“Onsite companies such as Ratner Steel, which after only four years is nearly doubling its operation, have found a great deal of success due to the availability of multiple means of shipping that the port can offer,” Maletta says.
Dennis Szymanski, general manager of the port site for Ratner Steel Supply Co., says his firm couldn’t be happier since moving its operation into the port a few years ago. The company employs roughly 70 warehouse workers with more new hires expected in 2017.
“Between the port, the city of Portage and the state, it’s been phenomenal here,” he says. “There’s also talk of building a new truck staging area here, as well as other developments. We’re on a continued path for growth.”
The port is home to 30 businesses, half of which are steel-related companies, including ArcelorMittal, U.S. Steel and Indiana Pickling/Processing. Steel coils, billets, wire, rods, and raw materials and byproducts involved in the steelmaking process are all handled by the port.
“Many companies take advantage of port’s maritime industrial park to develop onsite warehousing, distribution and manufacturing facilities,” Allen says. Danny Gurgon, who handles Portage terminal operations for PI&I Motor Express Inc., says his company’s location within the port has been “second to none” during his 40 years of serving the flatbed trucking industry.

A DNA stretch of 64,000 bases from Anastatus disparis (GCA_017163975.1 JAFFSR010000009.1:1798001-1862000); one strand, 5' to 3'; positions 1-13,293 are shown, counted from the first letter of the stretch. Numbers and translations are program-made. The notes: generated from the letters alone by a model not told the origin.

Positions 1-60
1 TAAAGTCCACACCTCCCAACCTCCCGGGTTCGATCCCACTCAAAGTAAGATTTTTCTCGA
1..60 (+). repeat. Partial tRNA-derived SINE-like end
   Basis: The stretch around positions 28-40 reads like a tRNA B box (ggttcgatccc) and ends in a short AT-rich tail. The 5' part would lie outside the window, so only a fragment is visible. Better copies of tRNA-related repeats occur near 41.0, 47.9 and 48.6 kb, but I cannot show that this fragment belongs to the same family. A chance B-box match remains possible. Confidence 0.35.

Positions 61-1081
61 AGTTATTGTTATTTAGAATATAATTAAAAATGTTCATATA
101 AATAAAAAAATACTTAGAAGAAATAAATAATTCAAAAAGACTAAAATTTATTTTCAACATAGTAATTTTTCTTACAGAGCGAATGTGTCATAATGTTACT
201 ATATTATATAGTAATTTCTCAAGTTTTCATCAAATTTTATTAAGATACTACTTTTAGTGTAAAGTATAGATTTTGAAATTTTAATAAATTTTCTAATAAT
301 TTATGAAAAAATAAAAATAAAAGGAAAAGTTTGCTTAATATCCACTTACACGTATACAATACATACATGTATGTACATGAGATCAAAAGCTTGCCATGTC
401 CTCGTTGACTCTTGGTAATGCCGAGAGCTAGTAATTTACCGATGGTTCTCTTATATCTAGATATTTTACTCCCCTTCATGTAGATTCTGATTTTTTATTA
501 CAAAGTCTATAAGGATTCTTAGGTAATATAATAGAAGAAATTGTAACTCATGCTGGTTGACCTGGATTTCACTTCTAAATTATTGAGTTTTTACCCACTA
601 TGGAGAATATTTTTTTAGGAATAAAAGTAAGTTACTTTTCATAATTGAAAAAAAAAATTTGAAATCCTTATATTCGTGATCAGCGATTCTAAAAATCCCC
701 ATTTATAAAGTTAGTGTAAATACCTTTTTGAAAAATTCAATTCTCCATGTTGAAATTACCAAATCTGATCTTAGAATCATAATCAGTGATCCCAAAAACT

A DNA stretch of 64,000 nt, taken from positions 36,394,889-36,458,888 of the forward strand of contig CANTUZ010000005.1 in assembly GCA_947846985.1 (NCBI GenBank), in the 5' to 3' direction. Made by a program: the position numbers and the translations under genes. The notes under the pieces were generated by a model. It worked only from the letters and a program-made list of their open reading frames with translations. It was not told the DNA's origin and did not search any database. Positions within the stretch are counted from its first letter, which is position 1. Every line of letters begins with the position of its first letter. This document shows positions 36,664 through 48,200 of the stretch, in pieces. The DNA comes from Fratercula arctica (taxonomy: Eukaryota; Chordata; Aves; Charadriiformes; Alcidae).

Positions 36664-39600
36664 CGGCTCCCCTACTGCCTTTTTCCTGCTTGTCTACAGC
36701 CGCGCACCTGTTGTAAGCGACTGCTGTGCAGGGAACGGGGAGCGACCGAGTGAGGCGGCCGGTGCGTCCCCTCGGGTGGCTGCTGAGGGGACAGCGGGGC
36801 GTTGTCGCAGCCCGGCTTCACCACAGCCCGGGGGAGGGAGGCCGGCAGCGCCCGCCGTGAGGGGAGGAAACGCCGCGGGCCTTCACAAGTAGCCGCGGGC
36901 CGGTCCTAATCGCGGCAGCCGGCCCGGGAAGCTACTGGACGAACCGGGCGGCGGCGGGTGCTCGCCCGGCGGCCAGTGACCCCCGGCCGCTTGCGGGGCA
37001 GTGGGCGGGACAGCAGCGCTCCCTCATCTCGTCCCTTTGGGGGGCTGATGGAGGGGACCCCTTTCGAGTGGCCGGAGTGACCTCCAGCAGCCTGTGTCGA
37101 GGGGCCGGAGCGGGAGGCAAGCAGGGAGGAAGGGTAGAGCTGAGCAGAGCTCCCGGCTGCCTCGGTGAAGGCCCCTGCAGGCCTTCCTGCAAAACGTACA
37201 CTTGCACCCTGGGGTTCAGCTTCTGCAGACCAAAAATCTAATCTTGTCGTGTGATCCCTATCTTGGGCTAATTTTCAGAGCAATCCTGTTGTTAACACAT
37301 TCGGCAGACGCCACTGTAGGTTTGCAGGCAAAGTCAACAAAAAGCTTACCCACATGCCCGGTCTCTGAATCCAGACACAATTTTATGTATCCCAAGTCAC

“We are minutes away from some of the top steel-processing companies in the Midwest, including Ratner Steel, Feralloy Midwest Processing and ADS Logistics’ Roll & Hold Division, to name a few,” says Gurgon, noting that all three firms are onsite port companies. Gurgon notes his firm’s neighbor and partner in logistics, NLMK Indiana, uses the raw materials brought into the port via ships to manufacture steel coils to be transported via PI&I trucks to the many processors within the port.
“Having direct access to barge and ship traffic when they come to port is invaluable and irreplaceable,” he says. “Plus, I can’t fail to mention another invaluable amenity at the port: its security, 24 hours a day, seven days a week, 365 days a year.”